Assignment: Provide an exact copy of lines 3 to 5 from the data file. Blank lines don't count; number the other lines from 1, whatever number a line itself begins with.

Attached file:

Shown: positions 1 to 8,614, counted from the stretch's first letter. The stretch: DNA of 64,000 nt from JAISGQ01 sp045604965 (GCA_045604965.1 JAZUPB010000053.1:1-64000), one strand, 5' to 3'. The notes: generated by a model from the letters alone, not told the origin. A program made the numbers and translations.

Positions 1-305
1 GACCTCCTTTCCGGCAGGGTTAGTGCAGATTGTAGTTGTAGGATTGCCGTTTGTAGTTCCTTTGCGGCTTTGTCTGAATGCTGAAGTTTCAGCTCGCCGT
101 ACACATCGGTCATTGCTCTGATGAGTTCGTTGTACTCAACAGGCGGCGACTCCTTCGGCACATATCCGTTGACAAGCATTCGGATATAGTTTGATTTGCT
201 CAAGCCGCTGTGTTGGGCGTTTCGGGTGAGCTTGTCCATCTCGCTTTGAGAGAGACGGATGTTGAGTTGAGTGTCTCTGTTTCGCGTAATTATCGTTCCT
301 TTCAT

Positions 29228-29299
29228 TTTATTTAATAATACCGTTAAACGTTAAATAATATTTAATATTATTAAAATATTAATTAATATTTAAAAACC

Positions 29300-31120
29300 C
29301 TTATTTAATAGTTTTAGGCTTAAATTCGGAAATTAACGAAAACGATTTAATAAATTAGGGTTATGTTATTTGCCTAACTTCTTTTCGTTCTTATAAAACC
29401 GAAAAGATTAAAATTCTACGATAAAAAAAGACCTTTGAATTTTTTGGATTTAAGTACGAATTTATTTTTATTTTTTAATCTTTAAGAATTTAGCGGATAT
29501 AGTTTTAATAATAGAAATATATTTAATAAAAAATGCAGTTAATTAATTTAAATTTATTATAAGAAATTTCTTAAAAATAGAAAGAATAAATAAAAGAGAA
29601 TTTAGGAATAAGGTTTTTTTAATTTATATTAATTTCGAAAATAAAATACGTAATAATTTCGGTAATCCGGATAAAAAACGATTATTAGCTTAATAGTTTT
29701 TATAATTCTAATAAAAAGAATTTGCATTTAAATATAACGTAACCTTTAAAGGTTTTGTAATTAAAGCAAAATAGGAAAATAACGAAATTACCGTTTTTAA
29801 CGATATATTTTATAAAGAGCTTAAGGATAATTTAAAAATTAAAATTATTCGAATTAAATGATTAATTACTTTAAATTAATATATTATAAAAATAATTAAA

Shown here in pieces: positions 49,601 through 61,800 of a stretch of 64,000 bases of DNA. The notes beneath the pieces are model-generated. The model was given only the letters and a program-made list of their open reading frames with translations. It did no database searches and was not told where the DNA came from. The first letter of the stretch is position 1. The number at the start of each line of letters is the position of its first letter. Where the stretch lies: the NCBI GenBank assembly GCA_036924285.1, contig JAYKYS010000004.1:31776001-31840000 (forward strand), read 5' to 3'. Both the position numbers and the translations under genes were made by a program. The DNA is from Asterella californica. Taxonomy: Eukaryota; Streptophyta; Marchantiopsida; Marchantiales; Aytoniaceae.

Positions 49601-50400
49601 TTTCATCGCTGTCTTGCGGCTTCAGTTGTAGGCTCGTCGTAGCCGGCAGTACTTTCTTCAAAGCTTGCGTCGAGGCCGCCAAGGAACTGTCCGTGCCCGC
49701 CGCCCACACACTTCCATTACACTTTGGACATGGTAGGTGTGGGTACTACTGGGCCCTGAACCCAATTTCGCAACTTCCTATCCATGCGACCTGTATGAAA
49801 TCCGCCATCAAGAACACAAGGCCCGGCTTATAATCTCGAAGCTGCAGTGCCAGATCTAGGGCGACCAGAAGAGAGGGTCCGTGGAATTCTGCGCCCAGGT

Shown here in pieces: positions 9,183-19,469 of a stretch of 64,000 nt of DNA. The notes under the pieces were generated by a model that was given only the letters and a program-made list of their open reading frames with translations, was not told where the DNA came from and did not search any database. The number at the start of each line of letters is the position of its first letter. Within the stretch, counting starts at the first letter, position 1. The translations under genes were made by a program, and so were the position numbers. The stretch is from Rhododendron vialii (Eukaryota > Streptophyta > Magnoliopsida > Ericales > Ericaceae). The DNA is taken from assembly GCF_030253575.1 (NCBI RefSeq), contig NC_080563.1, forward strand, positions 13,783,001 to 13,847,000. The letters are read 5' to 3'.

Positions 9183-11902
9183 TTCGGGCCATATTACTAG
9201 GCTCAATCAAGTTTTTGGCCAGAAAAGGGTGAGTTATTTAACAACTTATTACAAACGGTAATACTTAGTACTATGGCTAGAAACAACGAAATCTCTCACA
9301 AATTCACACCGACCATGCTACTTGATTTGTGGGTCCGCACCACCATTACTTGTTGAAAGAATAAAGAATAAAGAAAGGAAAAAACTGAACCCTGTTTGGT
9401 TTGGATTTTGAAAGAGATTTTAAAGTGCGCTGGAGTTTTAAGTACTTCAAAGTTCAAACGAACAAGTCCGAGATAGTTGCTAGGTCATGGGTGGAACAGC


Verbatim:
1 GACCTCCTTTCCGGCAGGGTTAGTGCAGATTGTAGTTGTAGGATTGCCGTTTGTAGTTCCTTTGCGGCTTTGTCTGAATGCTGAAGTTTCAGCTCGCCGT
101 ACACATCGGTCATTGCTCTGATGAGTTCGTTGTACTCAACAGGCGGCGACTCCTTCGGCACATATCCGTTGACAAGCATTCGGATATAGTTTGATTTGCT
201 CAAGCCGCTGTGTTGGGCGTTTCGGGTGAGCTTGTCCATCTCGCTTTGAGAGAGACGGATGTTGAGTTGAGTGTCTCTGTTTCGCGTAATTATCGTTCCT